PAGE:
The portraits in Heads and Tales
are photographic documentations of sculptures I made out of animal skin and body parts, intended to provide springboards for stories, reminiscences or meditations on the lives of women. I asked a number of writers I admire to select the image of one of my women and create a life for her. As the work addresses issues of violence, death and gender identity, the writing reflects similar concerns as they are specific to women, not necessarily from an obviously politically fraught or polemical perspective, but more typically resorting to fantasy, satire, irony, and other subversive modes of presentation to disrupt the hegemony of the everyday and release the power of its horror.
My intention with the work was to make it as life-like as possible, vivid and sometimes disposed in positions suggesting movement. I used untreated pigskin to cover a sculpture I had made out of clay, with raw meat for the lips and fresh pig eyes in order that the resulting portrait would appear as if it were looking at the viewer with a vital expression which the photographer had just captured at that moment. In fact, a photographer taking a picture of a model does more or less what I've done with my sculptures: the model will be made up, its hair will be done, appropriate lighting and pose will be chosen, etc. Or, if you prefer, what I am doing is reminiscent of what a mortician does in preparing a corpse for viewing: creating the illusion of life where there is none.
Taking photos of my sculptures is like reconstructing life; it simulates a simulation by fabricating an image of a fake face, an image calculated to deceive the viewer, since taxidermy (from the Greek, taxis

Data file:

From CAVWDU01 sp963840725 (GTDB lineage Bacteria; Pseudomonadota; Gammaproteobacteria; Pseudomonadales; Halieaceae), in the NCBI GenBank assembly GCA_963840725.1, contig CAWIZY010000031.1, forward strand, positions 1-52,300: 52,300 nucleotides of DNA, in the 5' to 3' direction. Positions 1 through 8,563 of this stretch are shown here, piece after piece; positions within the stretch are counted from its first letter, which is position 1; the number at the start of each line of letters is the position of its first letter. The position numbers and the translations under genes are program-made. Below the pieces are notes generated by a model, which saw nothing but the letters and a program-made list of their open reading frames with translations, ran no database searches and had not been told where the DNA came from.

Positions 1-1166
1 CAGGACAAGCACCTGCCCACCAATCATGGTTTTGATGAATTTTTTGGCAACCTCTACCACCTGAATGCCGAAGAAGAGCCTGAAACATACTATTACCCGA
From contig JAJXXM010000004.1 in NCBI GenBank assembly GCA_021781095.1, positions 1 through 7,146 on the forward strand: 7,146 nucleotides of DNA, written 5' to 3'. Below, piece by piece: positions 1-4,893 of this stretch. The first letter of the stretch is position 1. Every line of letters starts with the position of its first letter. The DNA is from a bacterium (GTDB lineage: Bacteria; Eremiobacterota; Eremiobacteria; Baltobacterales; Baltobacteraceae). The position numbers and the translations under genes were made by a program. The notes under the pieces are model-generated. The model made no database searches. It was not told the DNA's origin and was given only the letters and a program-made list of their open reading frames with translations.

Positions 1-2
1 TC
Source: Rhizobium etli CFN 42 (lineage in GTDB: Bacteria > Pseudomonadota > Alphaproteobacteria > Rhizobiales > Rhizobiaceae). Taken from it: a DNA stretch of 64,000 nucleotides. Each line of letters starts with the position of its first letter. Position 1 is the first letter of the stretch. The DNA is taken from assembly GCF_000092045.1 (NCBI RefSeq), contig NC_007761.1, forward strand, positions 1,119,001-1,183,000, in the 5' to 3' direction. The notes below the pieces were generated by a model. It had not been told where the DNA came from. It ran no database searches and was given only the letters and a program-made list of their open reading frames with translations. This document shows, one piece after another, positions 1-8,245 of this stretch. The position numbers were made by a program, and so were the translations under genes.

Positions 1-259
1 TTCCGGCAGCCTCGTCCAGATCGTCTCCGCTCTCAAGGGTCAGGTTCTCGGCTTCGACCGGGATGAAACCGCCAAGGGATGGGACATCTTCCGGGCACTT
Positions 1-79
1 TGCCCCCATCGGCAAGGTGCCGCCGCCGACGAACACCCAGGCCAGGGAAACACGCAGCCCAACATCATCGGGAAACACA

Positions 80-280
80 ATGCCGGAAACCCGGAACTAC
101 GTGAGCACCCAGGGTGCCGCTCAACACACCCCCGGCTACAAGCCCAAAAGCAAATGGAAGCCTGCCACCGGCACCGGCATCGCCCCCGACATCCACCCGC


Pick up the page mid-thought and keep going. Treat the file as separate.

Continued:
: order or arrangement, derma
: skin) and photography work so well together. The fake image appears convincing because we expect to see what we are used to seeing. The portrait of a face staring into the camera or captured in a snapshot simply doesn't conjure thoughts of death, even though we are often, in fact, looking at the living image of the dead when we view a photograph. Every photograph is a memento mori, and of course we like to forget that reminder of death, so we are easily persuaded that these images represent real, living people.
I didn’t make any demands on the contributors as to form or content. I simply wished that they would breathe life into these inert forms with their words. Since the violence that is often at the heart of women’s experience certainly pervades the images, I rather expected that the texts would to be related to pain, abuse, loneliness, madness, violence and death, etc., though I imagined that they could also be connected to, say, beauty, love, motherhood, aging, plastic surgery and any number of other themes, perhaps exploring the pain and mortality that pervades those themes as well. In any case, the simulacra that inspired these literary creations, and which are, thus, life-creating in themselves, intend to invoke a play of subject and object, of life and death.
I am delighted that I was rewarded with a collection in which the unknown, the uncertain, the arcane lives of virtually anonymous human beings who have suffered more or less obvious or explicit harms are thematized, not to mention how powerfully they are evoked in the contributors’ words. I feel that it is a step toward understanding the female experience.